Originally published on Mon January 9, 2012 5:28 pm
Like every year, it seems like the entire tech world has decamped and headed to Las Vegas for the Consumer Electronics Show, which kicks off tomorrow. All Things Considered's Audie Cornish spoke to NPR's Steve Henn, who gave her a quick rundown of what we're expecting. Here are some highlights:
No, it's not quite going down. But health care spending in 2010 rose at the second-slowest rate in the last half-century.
The Centers for Medicare and Medicaid Services reports that total health spending in the U.S. increased by 3.9 percent in 2010, just a notch above the slowest rate since the government started keeping track — 3.8 percent in 2009.
Overall, the U.S. spent $2.6 trillion on health care in 2010, or $8,402 per person. That's 17.9 percent of the nation's gross domestic product.
Of the six major Republican candidates still in the race, five have either led or flirted with leading the polls. The exception is former Utah Gov. Jon Huntsman. Huntsman bypassed Iowa's Jan. 3 primary in order to focus on the competition in New Hampshire, which holds its primary on Tuesday.
NPR's Robert Siegel caught up with Huntsman on Sunday at the Bean Towne Coffee House & Cafe in Hampstead, N.H.
More often than not, when we hear about hot tech companies, all the founders are male (see: Google, Facebook, Twitter and Zynga). But in an effort to change that profile, a new funding source is targeting companies founded by women.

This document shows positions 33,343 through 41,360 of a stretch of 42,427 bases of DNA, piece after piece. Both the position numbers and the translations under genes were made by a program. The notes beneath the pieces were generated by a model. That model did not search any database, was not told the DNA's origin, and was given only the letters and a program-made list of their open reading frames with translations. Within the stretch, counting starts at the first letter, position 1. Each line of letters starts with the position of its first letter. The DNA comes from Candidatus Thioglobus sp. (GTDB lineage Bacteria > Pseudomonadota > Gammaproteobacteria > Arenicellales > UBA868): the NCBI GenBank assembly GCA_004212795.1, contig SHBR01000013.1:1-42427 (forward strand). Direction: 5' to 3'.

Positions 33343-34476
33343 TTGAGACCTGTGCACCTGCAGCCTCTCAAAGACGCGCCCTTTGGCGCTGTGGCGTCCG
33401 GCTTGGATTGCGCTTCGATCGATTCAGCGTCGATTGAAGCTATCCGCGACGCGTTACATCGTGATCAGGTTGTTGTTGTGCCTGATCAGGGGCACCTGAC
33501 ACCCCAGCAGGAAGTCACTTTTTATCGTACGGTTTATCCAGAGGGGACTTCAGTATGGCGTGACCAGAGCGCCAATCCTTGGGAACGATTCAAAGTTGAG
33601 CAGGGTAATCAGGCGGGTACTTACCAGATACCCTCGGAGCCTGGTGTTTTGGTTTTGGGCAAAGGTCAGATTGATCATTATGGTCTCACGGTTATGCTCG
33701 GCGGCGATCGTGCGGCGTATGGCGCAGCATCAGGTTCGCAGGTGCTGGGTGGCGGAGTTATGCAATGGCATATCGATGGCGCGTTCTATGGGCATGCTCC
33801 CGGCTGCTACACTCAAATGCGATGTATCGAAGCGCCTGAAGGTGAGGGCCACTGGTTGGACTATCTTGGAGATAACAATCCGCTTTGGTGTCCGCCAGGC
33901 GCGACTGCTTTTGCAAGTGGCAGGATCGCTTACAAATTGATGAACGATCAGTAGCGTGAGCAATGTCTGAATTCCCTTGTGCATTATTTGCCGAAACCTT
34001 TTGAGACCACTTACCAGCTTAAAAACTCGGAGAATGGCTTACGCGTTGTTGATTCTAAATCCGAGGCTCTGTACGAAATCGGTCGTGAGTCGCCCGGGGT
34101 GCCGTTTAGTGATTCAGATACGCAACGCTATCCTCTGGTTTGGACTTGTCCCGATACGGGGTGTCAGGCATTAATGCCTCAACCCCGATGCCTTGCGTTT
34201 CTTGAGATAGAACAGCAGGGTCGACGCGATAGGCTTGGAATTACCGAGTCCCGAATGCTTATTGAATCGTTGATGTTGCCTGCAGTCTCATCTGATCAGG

Kelly Hoey thinks a lot of investors may be missing some good business opportunities because they aren't coming from someone who looks like the next Mark Zuckerberg.
"You're looking for a white guy in a hoodie, and that next visionary is ... going to be wearing a skirt and a great pair of shoes," she says. "They're going to look different."
Many names surfaced as potential successors to U.S. Rep. Geoff Davis when Davis announced last month he would not run for re-election, but few were Democrats. Local Democratic leaders believe Davis’ Fourth Congressional District seat is winnable and said a viable candidate or candidates will step forward by the filing deadline of Jan. 31. No one has yet filed or confirmed that they will run for Kentucky’s Fourth Congressional District seat as a Democrat. Two Republicans have filed, Boone County Judge-executive Gary Moore and State Rep. Alecia Webb-Edgington, R-Fort Wright.
Should 5-, 6- and 7-year-olds face criminal charges? In 2009 and 2010, complaints were filed against at least 748 Kentucky children younger than 11 for offenses that included being out of control, minor injury assaults and criminal mischief. Sixty-three of those children were ages 5, 6, and 7, according to a 2011 Herald-Leader analysis of state records. Eight of those children were 5 years old. State Rep. Darryl Owens, D-Louisville, last week introduced House Bill 143, which would prohibit children 10 or younger from being charged with criminal offenses. Instead, those children could be found neglected or dependent on the state for services.
So far, this winter hasn't behaved much like a typical winter. But all that is about to change later this week. Tuesday and Wednesday will remain mild with highs in the mid-40s to low 50s, according to the National Weather Service's Louisville office.
Nearly 500 pounds of potatoes were distributed among several Franklin County shelters and food pantries Saturday after an accident on I-64 Tuesday involving a semi carrying 40,000 potatoes left local emergency crews with about 50 bags of spuds to get rid of.